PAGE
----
Revista Española de Cardiología (English Edition) Revista Española de Cardiología (English Edition)
Rev Esp Cardiol. 2016;69:1100 - Vol. 69 Num.11 DOI: 10.1016/j.rec.2016.01.033

Giant Coronary Artery Fistula: Prenatal Diagnosis, Newborn Manifestation

Monika Kaldararova a,, Peter Tittel a, Martin Zahorec b

a Department of Pediatric Cardiology, National Institute of Cardiovascular Diseases, Children's Cardiac Center, Bratislava, Slovakia
b Cardiac Intensive Care Unit, National Institute of Cardiovascular Diseases, Children's Cardiac Center, Bratislava, Slovakia

Article

A rare case of a large left coronary artery fistula is presented. Prenatal echocardiography at our institution since 22 week of gestation was significant for an atypical diastolic high flow communication from the ascending aorta (Ao asc) to the right ventricle (RV) (Figure 1). There were no signs of ventricular dysfunction during prenatal follow-up.

Figure 1.

A female neonate was delivered at 38 weeks of gestation. Already during first hours of life progressive tachy-/dyspnea developed, and noninvasive ventilation and oxygen supplementation was initiated. Prenatal diagnosis was confirmed by postnatal echocardiography (Figure 1). Angiography (Figure 2) had shown a giant coronary fistula arising from the dilated left aortic sinus at the site of the left coronary artery origin, represented by a tunnel-like structure with its narrowest part at the proximal end 4 mm and distally enlarged to 12 mm, draining into the right ventricle apex. Right ventricular dilatation but without ventricular dysfunction and no signs of myocardial ischemia were found. Due to progressive respiratory failure from a large left-to-right shunt, surgical fistula closure at both ends was performed.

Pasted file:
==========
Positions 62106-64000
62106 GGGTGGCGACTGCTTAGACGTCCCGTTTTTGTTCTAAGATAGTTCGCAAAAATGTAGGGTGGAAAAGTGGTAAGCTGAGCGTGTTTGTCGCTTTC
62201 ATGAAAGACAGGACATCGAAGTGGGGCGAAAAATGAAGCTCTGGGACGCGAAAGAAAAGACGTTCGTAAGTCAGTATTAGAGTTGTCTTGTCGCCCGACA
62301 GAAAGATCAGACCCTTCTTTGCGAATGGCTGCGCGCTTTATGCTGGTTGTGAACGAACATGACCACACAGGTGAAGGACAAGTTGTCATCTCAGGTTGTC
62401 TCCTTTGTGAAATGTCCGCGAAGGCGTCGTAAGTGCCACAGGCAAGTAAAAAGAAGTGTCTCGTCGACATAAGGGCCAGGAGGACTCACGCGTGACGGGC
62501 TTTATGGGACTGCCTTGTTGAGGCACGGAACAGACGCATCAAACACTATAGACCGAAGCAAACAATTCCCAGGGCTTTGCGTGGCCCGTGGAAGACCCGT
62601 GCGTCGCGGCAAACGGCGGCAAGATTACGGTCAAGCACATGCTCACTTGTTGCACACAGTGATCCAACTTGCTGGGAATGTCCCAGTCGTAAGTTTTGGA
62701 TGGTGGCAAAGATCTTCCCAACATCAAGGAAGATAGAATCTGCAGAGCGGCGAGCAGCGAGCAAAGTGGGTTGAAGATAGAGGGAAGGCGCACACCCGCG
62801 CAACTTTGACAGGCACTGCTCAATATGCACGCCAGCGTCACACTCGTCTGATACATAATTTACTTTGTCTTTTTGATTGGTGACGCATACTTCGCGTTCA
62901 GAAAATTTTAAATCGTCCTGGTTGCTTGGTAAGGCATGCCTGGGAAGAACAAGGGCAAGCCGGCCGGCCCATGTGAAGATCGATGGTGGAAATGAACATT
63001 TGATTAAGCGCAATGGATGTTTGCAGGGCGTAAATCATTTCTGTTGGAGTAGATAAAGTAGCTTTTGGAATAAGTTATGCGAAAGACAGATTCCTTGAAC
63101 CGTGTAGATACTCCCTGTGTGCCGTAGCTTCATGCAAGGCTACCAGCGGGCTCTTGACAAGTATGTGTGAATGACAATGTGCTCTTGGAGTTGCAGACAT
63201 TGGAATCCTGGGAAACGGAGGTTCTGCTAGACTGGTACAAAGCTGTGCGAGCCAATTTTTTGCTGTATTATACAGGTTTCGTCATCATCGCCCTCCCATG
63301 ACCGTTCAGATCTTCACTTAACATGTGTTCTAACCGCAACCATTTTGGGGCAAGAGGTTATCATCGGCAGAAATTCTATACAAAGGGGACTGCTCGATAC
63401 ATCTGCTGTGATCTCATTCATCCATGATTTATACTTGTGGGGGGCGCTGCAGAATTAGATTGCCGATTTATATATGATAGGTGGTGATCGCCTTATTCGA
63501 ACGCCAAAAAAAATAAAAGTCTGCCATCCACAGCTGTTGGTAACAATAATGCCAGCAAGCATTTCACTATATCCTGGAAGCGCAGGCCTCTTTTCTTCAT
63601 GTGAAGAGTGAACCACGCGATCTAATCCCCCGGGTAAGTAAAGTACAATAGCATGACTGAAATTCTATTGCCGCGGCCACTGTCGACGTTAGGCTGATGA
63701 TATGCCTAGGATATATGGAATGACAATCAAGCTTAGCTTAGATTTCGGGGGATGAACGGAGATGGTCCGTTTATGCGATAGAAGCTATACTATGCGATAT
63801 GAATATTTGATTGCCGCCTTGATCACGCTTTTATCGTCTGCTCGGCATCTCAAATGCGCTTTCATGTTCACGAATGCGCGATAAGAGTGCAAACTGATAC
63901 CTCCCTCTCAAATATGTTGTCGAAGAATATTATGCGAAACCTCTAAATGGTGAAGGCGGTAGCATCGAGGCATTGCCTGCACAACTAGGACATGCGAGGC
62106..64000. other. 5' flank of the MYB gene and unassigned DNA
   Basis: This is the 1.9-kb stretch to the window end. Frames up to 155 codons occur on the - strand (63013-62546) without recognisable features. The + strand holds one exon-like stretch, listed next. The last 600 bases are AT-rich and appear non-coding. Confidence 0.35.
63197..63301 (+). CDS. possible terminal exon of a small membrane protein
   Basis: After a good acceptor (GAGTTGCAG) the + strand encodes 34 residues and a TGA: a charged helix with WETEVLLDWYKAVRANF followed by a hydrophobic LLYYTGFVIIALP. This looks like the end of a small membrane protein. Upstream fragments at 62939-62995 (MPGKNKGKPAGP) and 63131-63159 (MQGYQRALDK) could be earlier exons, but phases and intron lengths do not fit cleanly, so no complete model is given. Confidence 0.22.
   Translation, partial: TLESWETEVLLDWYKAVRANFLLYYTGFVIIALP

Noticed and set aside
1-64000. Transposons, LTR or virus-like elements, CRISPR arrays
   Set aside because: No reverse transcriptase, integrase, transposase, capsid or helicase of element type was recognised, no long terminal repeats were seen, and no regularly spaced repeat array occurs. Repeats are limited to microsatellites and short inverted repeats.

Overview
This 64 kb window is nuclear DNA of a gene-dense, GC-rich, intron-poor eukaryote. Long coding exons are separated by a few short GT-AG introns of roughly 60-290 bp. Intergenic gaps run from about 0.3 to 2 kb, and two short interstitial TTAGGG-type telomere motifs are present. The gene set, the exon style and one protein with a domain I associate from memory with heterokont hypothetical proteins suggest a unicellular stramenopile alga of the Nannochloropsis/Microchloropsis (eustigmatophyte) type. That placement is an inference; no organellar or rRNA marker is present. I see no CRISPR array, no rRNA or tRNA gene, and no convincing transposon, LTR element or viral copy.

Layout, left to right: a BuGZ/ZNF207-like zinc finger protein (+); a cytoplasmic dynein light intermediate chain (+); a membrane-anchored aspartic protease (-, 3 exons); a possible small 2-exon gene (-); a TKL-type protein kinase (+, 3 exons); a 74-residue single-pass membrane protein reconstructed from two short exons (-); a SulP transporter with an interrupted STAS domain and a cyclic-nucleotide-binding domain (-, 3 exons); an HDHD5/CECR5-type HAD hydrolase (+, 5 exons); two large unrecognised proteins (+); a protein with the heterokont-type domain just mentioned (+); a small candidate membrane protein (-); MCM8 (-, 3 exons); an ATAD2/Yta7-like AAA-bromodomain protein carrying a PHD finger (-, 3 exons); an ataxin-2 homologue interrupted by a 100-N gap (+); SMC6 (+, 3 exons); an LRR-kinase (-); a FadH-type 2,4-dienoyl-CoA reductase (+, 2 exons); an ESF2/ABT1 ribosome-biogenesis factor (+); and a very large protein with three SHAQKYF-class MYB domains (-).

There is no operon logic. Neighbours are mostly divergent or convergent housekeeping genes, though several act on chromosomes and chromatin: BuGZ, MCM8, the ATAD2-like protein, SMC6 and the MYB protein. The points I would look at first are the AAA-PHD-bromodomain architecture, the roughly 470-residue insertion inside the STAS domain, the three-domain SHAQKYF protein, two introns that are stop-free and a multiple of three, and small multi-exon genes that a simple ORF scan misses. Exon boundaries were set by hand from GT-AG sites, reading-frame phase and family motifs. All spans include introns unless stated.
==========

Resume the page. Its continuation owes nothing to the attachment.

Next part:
Figure 2.

Coronary artery fistulas may originate from left, right or both coronary arteries and may drain into any heart chamber. Clinically, they usually manifest with myocardial ischemia resulting from coronary steal or with congestive heart failure due to substantial systemic-to-pulmonary shunt. Although such early postnatal presentation (within hours) due to hemodynamic significance is extremely rare. The correct prenatal diagnosis, such as in our case, enabled close perinatal follow-up, prompt clinical evaluation without diagnostic delay and optimal management, including early intervention.

Corresponding author: kaldararova@dkc-sr.sk

1885-5857/© 2016 Sociedad Española de Cardiología. Published by Elsevier España, S.L.U. All rights reserved

Cookies
x
To improve our services and products, we use cookies (own or third parties authorized) to show advertising related to client preferences through the analyses of navigation customer behavior. Continuing navigation will be considered as acceptance of this use. You can change the settings or obtain more information by clicking here.
Cookies policy
x
To improve our services and products, we use cookies (own or third parties authorized) to show advertising related to client preferences through the analyses of navigation customer behavior. Continuing navigation will be considered as acceptance of this use. You can change the settings or obtain more information by clicking here.